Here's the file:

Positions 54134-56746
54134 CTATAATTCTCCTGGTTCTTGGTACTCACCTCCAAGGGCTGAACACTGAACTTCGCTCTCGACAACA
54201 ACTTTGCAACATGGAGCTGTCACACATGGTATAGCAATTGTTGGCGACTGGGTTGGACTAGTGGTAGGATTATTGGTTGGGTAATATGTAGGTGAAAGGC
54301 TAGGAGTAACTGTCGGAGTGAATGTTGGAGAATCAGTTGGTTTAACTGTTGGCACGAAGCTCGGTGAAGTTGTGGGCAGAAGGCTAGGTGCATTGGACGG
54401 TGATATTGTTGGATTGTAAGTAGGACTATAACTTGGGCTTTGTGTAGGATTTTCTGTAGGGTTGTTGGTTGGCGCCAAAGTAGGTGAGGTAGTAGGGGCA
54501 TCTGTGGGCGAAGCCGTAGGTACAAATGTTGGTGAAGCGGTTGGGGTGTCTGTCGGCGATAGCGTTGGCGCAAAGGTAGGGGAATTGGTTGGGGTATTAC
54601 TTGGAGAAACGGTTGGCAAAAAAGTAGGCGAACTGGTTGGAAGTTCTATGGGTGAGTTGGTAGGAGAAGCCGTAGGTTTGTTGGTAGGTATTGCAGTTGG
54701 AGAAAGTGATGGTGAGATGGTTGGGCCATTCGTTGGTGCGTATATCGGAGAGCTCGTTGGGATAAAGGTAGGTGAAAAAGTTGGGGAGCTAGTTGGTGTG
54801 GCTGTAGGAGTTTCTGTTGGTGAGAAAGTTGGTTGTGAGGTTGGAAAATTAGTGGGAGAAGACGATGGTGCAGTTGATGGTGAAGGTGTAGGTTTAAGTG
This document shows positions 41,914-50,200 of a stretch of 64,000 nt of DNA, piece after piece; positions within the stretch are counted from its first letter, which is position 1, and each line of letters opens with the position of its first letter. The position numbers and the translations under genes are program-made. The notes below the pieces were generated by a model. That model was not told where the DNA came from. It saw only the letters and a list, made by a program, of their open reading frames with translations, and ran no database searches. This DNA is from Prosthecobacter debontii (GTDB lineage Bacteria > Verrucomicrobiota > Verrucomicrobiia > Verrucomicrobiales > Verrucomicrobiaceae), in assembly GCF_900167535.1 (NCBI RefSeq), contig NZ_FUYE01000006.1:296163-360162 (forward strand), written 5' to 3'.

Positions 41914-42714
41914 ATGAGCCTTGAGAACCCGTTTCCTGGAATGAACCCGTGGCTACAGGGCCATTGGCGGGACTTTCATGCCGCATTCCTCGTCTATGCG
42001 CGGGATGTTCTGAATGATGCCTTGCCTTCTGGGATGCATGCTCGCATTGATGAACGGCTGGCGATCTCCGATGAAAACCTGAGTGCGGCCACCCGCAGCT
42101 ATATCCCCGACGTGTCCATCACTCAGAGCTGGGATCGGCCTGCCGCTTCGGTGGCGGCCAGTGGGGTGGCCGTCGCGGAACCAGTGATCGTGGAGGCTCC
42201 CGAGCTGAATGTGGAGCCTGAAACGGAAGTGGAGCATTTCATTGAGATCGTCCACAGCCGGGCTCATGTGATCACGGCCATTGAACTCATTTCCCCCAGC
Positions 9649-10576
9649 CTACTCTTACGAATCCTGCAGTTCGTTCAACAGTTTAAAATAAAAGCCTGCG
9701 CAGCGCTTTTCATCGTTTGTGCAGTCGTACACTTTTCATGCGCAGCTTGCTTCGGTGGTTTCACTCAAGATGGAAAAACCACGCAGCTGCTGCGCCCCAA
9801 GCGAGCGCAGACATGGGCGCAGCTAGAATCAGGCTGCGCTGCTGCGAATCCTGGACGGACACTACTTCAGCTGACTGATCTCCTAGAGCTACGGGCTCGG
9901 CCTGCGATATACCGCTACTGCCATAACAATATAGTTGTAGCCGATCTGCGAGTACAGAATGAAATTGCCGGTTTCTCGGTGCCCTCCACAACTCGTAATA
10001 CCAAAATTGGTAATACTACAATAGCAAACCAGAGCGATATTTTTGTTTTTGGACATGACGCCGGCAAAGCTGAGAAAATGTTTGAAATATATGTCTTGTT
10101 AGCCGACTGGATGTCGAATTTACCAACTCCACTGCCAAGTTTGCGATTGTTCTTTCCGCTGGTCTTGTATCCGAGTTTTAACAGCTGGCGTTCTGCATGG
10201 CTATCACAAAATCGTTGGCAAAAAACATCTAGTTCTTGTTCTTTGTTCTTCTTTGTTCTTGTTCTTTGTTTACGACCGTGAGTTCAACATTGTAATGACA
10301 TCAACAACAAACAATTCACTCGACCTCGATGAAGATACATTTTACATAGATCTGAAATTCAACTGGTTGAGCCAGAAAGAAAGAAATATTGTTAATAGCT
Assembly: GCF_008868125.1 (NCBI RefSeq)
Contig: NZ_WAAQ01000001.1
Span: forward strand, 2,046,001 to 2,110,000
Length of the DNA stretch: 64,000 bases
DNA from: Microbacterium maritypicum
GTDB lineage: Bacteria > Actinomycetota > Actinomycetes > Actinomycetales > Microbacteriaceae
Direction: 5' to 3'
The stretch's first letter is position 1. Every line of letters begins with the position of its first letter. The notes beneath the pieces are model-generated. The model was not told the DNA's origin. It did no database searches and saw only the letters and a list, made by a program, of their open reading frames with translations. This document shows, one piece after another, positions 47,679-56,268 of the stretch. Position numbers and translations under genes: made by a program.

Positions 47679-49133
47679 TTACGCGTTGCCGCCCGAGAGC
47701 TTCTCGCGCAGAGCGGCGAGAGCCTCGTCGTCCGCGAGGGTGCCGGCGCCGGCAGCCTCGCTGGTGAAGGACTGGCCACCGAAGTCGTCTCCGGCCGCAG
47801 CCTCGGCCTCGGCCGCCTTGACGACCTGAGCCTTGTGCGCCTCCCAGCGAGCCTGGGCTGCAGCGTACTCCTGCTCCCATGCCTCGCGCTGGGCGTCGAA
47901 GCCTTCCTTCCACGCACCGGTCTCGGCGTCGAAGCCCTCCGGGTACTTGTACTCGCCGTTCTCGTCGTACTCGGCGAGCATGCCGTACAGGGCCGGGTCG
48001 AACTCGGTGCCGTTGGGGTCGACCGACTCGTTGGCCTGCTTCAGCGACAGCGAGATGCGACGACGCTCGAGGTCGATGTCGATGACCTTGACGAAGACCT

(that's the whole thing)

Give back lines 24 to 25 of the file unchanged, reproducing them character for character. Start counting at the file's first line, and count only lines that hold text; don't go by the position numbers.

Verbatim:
10301 TCAACAACAAACAATTCACTCGACCTCGATGAAGATACATTTTACATAGATCTGAAATTCAACTGGTTGAGCCAGAAAGAAAGAAATATTGTTAATAGCT
Assembly: GCF_008868125.1 (NCBI RefSeq)